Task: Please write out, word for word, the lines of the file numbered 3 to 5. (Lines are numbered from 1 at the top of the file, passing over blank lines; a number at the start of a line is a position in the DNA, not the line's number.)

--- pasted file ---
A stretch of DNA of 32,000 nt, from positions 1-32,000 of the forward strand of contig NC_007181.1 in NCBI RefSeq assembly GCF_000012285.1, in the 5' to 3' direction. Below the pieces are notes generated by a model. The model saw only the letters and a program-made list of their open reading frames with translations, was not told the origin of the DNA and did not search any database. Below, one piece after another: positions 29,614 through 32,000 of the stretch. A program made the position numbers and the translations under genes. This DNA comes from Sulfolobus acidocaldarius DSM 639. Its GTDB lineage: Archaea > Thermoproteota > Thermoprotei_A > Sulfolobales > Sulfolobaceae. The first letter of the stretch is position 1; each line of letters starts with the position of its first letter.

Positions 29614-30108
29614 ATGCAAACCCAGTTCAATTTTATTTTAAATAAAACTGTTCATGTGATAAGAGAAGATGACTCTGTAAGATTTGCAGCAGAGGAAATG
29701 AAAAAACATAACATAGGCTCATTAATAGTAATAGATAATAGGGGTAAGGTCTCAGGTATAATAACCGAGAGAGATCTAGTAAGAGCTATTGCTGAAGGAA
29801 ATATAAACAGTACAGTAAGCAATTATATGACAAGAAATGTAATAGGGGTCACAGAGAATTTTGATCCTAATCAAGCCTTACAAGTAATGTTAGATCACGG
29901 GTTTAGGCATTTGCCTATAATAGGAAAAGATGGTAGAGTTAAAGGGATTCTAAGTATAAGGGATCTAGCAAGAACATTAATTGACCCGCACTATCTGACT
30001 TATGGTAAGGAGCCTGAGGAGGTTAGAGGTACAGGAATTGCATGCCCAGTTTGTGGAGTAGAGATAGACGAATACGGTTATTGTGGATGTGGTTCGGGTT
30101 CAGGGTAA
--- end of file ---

29614 ATGCAAACCCAGTTCAATTTTATTTTAAATAAAACTGTTCATGTGATAAGAGAAGATGACTCTGTAAGATTTGCAGCAGAGGAAATG
29701 AAAAAACATAACATAGGCTCATTAATAGTAATAGATAATAGGGGTAAGGTCTCAGGTATAATAACCGAGAGAGATCTAGTAAGAGCTATTGCTGAAGGAA
29801 ATATAAACAGTACAGTAAGCAATTATATGACAAGAAATGTAATAGGGGTCACAGAGAATTTTGATCCTAATCAAGCCTTACAAGTAATGTTAGATCACGG